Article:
Manufacturing

U.S. manufacturing activity slowed last month, dragged down by a drawdown of inventories and poor weather, the Institute for Supply Management said Monday. Above, workers assemble ovens at an appliance factory in Memphis, Tenn., last month. (Adrian Sainz/Associated Press)

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U.S. manufacturing slowed in January as new orders and inventories plunged, according to data released Monday by the Institute for Supply Management.

The group's purchasing managers index dropped to 51.3 last month, down more than 5 percentage points from a 56.5 reading in December. It's the lowest index reading since May 2013. 

Still, a reading above 50 indicates expansion. 

"A number of comments from the panel cite adverse weather conditions as a factor negatively impacting their businesses in January," said Bradley Holcomb, chair of the Institute for Supply Management's Manufacturing Business Survey Committee. "Others reflect optimism and increasing volumes in the early stages of 2014."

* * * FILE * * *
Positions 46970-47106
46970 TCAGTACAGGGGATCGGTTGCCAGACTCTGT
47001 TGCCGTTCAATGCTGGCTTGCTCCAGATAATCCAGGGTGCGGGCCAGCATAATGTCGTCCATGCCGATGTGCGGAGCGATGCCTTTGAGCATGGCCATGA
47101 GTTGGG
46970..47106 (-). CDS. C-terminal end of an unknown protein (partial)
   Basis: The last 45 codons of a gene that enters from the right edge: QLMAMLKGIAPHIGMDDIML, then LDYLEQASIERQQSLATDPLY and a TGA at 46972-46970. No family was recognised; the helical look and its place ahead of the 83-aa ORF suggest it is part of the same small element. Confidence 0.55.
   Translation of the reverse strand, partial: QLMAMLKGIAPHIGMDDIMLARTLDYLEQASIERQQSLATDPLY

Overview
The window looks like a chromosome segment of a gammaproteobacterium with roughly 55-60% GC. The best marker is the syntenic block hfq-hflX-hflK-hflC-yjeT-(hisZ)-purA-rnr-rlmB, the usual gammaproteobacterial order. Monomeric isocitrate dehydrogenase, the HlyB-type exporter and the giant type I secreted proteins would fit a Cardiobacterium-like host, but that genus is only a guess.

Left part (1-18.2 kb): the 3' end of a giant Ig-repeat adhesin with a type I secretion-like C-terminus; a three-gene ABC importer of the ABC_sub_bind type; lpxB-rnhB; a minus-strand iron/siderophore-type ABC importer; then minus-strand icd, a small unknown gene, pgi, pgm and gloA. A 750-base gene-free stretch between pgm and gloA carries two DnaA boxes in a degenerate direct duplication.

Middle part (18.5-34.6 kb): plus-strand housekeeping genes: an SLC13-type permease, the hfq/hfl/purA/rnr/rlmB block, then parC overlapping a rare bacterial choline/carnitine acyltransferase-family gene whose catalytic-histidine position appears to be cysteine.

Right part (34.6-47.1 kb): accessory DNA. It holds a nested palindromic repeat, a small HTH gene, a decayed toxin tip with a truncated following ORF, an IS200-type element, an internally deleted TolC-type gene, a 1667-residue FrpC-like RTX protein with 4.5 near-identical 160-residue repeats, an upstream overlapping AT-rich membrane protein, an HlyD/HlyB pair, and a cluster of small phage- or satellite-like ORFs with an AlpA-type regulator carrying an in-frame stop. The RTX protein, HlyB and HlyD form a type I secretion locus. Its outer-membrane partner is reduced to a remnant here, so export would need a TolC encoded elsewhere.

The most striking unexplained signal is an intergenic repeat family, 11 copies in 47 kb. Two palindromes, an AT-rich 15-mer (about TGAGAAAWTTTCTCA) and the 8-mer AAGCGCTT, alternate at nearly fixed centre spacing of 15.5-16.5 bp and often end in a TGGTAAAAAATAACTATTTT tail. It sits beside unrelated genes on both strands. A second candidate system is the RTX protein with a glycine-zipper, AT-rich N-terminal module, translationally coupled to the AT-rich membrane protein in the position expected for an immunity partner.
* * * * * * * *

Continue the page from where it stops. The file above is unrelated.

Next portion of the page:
The index for new orders saw the steepest plunge -- 13.2 percentage points -- last month, dropping to 51.2. That represents the largest decline in the last four years. 

Ian Shepherdson, chief economist at Pantheon Macroeconomics, in a note to clients said the January index was "an overdue, but oversized, correction."

It's "a shock, but we have argued for some time that the recent strength of the ISM is unsustainable," Shepherdson said. "China's PMI has been telling us for some time to expect weaker ISM readings, and the run of severe weather likely has hurt too."

U.S. stocks appeared to react to the disappointing January index for manufacturing. Economists had predicted the index reading would be 56, down slightly from the 56.5 reading in December. 

The Dow Jones Industrial Average was down nearly 196 points, or 1.25%, at 15,503.2 Monday. The S&P 500 fell 23.85 points, or 1.34%, to 1,758.74.The Nasdaq declined 60.1 points, or 1.46%, to 4,043.77.

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